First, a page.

Independent literary press publishes socially relevant world literature, with a special interest in the Middle East

Keeping Poetry Close: Copper Canyon Poets Read to You
Poetry videos by Copper Canyon Press authors

Madhouse Media Publishing
Australian self-publishing services company

Nappy Stock Photography
High-quality free stock photos featuring black and brown people

Postcards to the Future: A Protest in Place
Online selections from Kore Press anthology of black women writers

Sankofa Read Aloud
African-American children's stories are read aloud on this YouTube channel

Sistah Scifi
Site promotes speculative fiction by black women

Social Media Hashtags for Book Authors
Web Design Relief suggests 55 keywords for successful book marketing

Storyline Online
Picture books read aloud by well-known actors

Submittable's Universal Submission Tracker
Record-keeping device from the leading online submissions platform

Tweetspeak Poetry
Well-designed online poetry community features prompts, book clubs, audio poems and more

US Font Map: The United Fonts of America
Entertaining map of fonts named after US locations

Wrath-Bearing Tree
Online literary journal about war and social justice

Writer Beware: The Impersonation Game
Scam-busting site tells you how to spot con artists masquerading as well-known agencies or publishers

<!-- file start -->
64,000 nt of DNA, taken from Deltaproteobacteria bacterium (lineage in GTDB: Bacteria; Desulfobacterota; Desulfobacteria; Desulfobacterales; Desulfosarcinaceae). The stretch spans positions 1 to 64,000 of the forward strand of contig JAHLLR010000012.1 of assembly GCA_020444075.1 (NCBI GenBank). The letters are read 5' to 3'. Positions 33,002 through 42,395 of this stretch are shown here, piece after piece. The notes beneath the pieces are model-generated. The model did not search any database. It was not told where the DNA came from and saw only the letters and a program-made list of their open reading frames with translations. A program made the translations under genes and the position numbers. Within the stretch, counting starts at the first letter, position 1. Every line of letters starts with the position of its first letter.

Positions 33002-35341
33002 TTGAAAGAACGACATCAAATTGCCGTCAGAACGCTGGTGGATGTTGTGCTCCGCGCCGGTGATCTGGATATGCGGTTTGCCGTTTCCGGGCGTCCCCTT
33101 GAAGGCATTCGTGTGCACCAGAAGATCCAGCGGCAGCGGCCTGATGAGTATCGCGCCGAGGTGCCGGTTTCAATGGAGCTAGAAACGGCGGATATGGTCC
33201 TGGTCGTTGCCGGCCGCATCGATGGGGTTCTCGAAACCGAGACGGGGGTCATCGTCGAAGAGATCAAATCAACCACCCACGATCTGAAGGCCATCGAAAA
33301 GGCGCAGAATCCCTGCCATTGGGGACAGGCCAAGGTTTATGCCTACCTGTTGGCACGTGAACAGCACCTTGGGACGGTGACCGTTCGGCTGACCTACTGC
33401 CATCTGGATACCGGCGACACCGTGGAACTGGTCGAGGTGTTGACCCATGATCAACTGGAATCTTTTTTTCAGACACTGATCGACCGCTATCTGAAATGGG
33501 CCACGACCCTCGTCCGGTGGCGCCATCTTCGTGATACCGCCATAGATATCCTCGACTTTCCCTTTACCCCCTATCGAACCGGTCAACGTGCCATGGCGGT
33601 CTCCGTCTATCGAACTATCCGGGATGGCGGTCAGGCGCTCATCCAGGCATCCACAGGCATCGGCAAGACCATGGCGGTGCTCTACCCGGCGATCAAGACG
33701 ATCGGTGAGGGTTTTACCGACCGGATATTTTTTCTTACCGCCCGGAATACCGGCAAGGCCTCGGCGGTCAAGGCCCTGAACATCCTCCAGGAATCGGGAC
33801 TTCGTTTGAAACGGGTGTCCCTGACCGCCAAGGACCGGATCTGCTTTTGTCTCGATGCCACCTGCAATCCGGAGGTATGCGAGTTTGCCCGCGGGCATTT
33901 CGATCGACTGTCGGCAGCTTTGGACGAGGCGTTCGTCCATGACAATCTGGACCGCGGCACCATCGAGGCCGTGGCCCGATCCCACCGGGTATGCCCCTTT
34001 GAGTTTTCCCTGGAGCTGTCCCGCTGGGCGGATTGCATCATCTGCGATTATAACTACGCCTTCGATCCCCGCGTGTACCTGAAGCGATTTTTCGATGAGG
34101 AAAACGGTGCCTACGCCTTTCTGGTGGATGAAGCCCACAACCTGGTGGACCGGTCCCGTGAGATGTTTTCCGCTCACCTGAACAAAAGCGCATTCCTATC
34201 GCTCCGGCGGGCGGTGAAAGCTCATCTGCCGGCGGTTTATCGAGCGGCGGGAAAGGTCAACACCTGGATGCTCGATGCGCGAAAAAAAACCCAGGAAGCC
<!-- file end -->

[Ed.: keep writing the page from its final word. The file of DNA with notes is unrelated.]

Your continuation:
Writer's Knowledge Base
Search engine indexes over 40,000 articles on writing

"Caged Bird" by Maya Angelou, illustrated by Julian Peters

Poems to See By features 24 classic poems with visual interpretations by comic artist Julian Peters. Mr. Peters has graciously allowed us to reprint "Caged Bird" from the book.

Caged Bird

Caged Bird

Caged Bird

Caged Bird

Caged Bird

Caged Bird

The Last Word

Jendi Reiter

July Links Roundup: The Eccentric Pleasures of the Bed
I always find it refreshing when a writer acknowledges the complex feelings we may have about our genders before, during, and after (is there ever really an "after"?) transition. At present, I have big boobs, chest hair, a five o'clock shadow, and Lea DeLaria's hairdo, and I find myself fretting, "How many more shots in the butt can I take before I turn into Hale Appleman?"
[read more]

Jendi Reiter is the editor of Winning Writers.
Follow Jendi on Twitter at @JendiReiter.